Showing posts with label edge county. Show all posts
Showing posts with label edge county. Show all posts

Friday, July 7, 2017

Georgia’s metro edge counties showing fastest job growth


Counties on the edge of Georgia's metro areas are showing some of the fastest job growth rates, according to recently released information from the U.S. Bureau of Labor Statistics.

The 2007-2009 national recession hit Georgia hard. Between December 2007 and December 2009, more than 8% of jobs in the state disappeared.

As we all know now, since then, the state has experienced a strong rebound in jobs, stronger than the nation as a whole. Since December 2009 through the end of December 2016, the state has gained more than half-a-million new jobs, more than offsetting previous losses.

The story of job growth in Georgia since the recession has been the increasing urbanization, as employment growth concentrated in the state’s metro areas, especially in the Atlanta and Savannah metros.

What is less obvious is that some of the strongest post-recession growth has been not in the core counties in these metro areas, but in their so-called “edge counties”, those counties at the periphery, but still included in the metro areas.

These counties have a host of advantages including lots of lower price land that can be developed at lower cost, along with lower taxes, while still being in commuting range of urban centers.

And this story isn’t just about the Atlanta metro area. Non-core counties are showing remarkable job growth in a variety of metro areas around Georgia.

The job numbers speak for themselves (December 2009-December 2016):


  • Twiggs County (Macon MSA): Added 1,317 jobs (+133.4%)
  • Burke County (Augusta MSA): Added 4,570 jobs (+77.0%)
  • Jackson County (Atlanta MSA): Added 9,745 jobs (+59.1%)
  • Echols County (Valdosta MSA): Added 230 jobs (+45.1%)
  • Bryan County (Savannah MSA): Added 2,415 jobs (+42.9%)
  • Oconee County (Athens MSA): Added 3,199 jobs (+40.6%)
  • Jones County (Macon MSA): Added 1,329 jobs (+40.2%)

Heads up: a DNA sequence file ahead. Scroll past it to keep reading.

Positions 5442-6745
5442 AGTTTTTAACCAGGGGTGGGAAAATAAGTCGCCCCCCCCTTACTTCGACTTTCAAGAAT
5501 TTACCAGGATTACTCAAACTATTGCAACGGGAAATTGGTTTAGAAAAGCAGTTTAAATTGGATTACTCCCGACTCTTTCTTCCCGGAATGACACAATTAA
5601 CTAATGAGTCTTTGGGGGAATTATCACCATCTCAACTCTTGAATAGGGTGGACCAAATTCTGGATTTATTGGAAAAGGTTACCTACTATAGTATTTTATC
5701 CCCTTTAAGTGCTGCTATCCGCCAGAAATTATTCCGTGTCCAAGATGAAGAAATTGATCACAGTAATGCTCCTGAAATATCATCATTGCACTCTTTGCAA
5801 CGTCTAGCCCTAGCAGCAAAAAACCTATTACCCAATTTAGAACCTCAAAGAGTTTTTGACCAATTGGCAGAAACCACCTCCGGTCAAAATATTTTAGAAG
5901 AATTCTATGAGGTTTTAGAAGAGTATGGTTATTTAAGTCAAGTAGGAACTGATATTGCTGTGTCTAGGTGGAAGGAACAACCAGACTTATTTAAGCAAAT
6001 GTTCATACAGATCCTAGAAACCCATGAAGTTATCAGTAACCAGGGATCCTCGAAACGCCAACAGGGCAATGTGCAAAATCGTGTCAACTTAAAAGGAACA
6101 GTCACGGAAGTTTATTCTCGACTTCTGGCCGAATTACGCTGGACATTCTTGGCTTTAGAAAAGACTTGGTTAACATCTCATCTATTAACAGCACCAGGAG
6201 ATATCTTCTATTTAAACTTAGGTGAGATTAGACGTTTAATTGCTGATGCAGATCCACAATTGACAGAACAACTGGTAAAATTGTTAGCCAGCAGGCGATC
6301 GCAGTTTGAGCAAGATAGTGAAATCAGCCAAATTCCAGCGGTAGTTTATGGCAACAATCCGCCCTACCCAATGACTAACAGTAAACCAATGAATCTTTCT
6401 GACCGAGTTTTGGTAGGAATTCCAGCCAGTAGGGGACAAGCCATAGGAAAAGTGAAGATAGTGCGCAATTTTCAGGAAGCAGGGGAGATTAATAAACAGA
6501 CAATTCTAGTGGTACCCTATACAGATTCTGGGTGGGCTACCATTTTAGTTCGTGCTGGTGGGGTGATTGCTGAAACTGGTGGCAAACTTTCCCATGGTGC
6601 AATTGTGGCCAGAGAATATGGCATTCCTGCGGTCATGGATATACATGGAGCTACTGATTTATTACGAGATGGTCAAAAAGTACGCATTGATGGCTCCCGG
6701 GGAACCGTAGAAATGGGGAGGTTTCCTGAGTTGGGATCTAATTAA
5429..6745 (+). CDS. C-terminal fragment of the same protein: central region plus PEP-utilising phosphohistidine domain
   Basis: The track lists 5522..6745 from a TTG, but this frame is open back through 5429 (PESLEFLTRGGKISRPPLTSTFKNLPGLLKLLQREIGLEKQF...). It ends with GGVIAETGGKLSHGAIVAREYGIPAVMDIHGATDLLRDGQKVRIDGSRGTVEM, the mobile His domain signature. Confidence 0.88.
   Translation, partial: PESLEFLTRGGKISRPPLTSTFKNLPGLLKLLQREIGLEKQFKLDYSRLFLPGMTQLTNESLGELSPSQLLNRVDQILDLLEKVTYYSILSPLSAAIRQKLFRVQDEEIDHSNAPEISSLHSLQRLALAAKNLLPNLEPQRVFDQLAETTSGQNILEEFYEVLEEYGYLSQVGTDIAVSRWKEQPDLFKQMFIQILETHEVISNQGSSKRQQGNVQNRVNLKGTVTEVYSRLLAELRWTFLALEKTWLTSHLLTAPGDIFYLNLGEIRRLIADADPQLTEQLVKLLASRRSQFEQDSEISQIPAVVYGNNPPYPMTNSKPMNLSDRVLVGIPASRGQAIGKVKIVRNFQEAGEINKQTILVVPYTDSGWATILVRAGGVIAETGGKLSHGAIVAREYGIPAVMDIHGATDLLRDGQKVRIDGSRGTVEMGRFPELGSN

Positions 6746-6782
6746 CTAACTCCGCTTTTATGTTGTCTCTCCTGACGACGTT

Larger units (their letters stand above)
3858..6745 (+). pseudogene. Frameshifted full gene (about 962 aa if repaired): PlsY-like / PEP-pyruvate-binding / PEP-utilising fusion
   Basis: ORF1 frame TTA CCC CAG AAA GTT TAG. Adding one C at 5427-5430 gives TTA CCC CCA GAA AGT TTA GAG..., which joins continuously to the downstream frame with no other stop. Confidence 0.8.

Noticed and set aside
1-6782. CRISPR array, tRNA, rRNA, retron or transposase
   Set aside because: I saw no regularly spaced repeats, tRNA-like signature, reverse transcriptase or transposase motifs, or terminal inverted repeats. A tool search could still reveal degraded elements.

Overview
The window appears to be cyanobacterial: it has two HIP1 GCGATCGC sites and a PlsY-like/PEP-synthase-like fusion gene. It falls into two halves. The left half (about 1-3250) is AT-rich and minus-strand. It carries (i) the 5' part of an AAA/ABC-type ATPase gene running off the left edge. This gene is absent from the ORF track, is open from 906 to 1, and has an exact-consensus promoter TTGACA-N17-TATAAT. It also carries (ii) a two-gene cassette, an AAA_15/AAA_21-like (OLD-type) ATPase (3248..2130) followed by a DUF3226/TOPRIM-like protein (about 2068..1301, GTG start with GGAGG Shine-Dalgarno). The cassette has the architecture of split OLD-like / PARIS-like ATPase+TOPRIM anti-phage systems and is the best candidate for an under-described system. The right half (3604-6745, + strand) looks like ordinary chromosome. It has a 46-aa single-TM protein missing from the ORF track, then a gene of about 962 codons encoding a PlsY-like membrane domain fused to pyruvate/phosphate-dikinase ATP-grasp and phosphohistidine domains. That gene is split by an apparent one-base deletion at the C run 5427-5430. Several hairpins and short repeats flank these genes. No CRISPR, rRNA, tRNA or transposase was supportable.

• Forsyth County (Atlanta MSA): Added 20,033 jobs (+38.0%)
  • Monroe County (Macon MSA): Added 1,871 jobs (+32.8%)
  • Troup County (Atlanta MSA): Added 9,816 jobs (+32.7%)

For the most recent time frame (December 2015-December 2016), the story remains the same, with Twiggs, Burke, and Oconee counties showing the highest percentage job growth for Georgia counties in metro areas, followed by Meriwether, Murray, and Jackson counties.

Here are the county job growth numbers for the top 10 metro counties between December 2015 and December 2016 (most recent data available from the U.S. Bureau of Labor Statistics):


  • Twiggs County (Macon MSA): Added 1,156 jobs (+100.7%)
  • Burke County (Augusta MSA): Added 3,533 jobs (+50.7%)
  • Oconee County (Athens MSA): Added 1,092 jobs (+10.9%)
  • Meriwether County (Atlanta MSA): Added 422 jobs (+9.7%)
  • Murray County (Dalton MSA & Chattanooga MSA): Added 880 jobs (+9.6%)
  • Jackson County (Atlanta MSA): Added 2,115 jobs (+8.8%)
  • Lee County (Albany MSA): Added 491 jobs (+8.1%)
  • Walton County (Atlanta MSA): Added 1,520 jobs (+7.2%)
  • Paulding County (Atlanta MSA): Added 1,531 jobs (+7.0%)
  • Oglethorpe County (Athens MSA): Added 107 jobs (+6.9%)

Admittedly, many of these counties start from a low employment base, which makes it easier to reach the high percentage increases, but consistently, these high job growth counties share one common feature: They are located in a metro area, but are not the core county for that area.

The fast growth of these “edge counties” calls into question earlier reports that people were abandoning the suburbs in favor of urban cores.

Judging from the data, it appears that while Georgia is participating in the general trend towards urban areas over rural ones, many citizens of the state are increasingly able to find work not in the urban core but at the outer edges of these increasingly metro areas.